In January 2019 I began a deep dive in Elena Aguilar’s Onward: Cultivating Emotional Resilience in Educators and the accompanying workbook. I hope to share some of my reflections as I build daily habits to strength my own resilience and support that growth in others. Aguilar outlines a habit and a disposition for each month of the year. Follow along as I reflect on each month’s key ideas.
September’s habit is Build Community and the disposition is Empathy.
Aguilar begins this chapter sharing research about why humans need connections, relationships, and community. From her personal stories to decades of research, she reminds me about the value of surrounding yourself with people you can trust. In every job I’ve had, I’ve made some close, personal friendships that I value. I’ve also made a lot of acquaintances, and I’ve worked with people where the only thing we had in common was our shared work. But I’m also driven to find a deeper connection, and to stay in contact with those who have similar values to me, and those who push my thinking farther.
Aguilar reminds us that as leaders, it is our job to ensure that our school systems have support structures in place to welcome new staff and to create opportunities for relationship and community-building to take place early on. I think this is also true when we hire veteran staff to new positions. How we “onboard” staff says a lot about our organization’s culture. Is there a clear process? Is the process about paperwork only or also about learning the people and the work? How do we offer mentoring for people in new roles?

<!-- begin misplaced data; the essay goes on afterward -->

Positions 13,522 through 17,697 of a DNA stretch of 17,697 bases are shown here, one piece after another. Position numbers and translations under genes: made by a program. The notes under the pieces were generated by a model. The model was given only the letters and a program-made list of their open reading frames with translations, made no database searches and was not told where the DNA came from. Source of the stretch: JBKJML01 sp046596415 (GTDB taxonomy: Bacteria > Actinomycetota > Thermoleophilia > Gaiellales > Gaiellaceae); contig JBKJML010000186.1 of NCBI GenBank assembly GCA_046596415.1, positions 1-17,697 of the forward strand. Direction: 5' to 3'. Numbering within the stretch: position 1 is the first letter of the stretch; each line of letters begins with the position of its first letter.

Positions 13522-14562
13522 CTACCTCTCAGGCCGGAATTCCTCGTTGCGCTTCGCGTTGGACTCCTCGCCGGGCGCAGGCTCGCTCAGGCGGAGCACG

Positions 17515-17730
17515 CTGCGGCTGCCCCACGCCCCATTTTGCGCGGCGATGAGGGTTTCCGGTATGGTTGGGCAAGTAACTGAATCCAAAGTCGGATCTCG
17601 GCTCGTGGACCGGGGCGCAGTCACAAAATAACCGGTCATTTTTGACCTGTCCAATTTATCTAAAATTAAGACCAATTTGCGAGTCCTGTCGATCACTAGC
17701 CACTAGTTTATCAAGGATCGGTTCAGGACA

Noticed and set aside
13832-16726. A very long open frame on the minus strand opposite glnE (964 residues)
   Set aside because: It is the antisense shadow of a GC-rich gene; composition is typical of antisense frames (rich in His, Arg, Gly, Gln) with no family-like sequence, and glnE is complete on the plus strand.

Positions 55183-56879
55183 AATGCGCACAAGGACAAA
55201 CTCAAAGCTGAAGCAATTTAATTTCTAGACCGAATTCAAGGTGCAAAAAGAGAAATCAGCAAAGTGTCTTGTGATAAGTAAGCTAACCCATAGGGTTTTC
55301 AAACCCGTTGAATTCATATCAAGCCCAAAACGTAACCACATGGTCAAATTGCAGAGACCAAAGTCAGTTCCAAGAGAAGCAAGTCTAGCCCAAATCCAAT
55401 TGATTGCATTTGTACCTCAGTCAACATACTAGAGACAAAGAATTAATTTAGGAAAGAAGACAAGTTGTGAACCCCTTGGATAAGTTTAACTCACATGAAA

“Student learning is impacted by the amount of relational trust among adults” (p. 101)
Trust is critical to building community. So often when I see significant conflicts arise, it seems that trust wasn’t present or was broken.
“Put the brakes on your interpretations of others. Refrain from drawing quick conclusions about someone else’s message or emotions. Create space between your observation and your assumptions.” (p. 110)
Aguilar says this in relation to body language and communication when forming community. I just wrote about assumptions in a recent blog post, challenging myself not to jump to assumptions without information. Assumptions can create misunderstandings and can delay forming trusting relationships.
Cultural competence and implicit bias are areas that we need to continue to talk more about in education (and in today’s society as a whole). By understanding and appreciating people from other cultures, we begin to form diverse communities. But we must also recognize that everyone has implicit bias. It’s up to each of us to do the hard, reflective, internal work to identify our own biases and how they might be leading us to false assumptions.
As Aguilar goes deeper into what can make or break a community she brings up the idea of fear. I often find that fear shows up in different ways in education, and it can negatively impact so much of our work. When a new initiative begins, people are often fearful that they will fail, fearful that the work will be too hard or too much, fearful that others will judge their first attempts, or fearful that their students will not be successful. This fear can show up as refusal to participate, lack of buy-in, unwillingness to attend or participate, or general apathy. As leaders, we need to recognize the signs of fear and find ways to support people through new learning.
The disposition of empathy can help us build community. By getting to know one another, to truly related to where we have been and what we are going through, we can support one another in good and bad times. I know I always feel better when someone shows me empathy and I feel just as good when I am able to show someone else empathy. In places where I feel less of a sense of community, like my own personal neighborhood, I’m going to work harder to demonstrate empathy with my neighbors.
Posts in the Building Resilience series: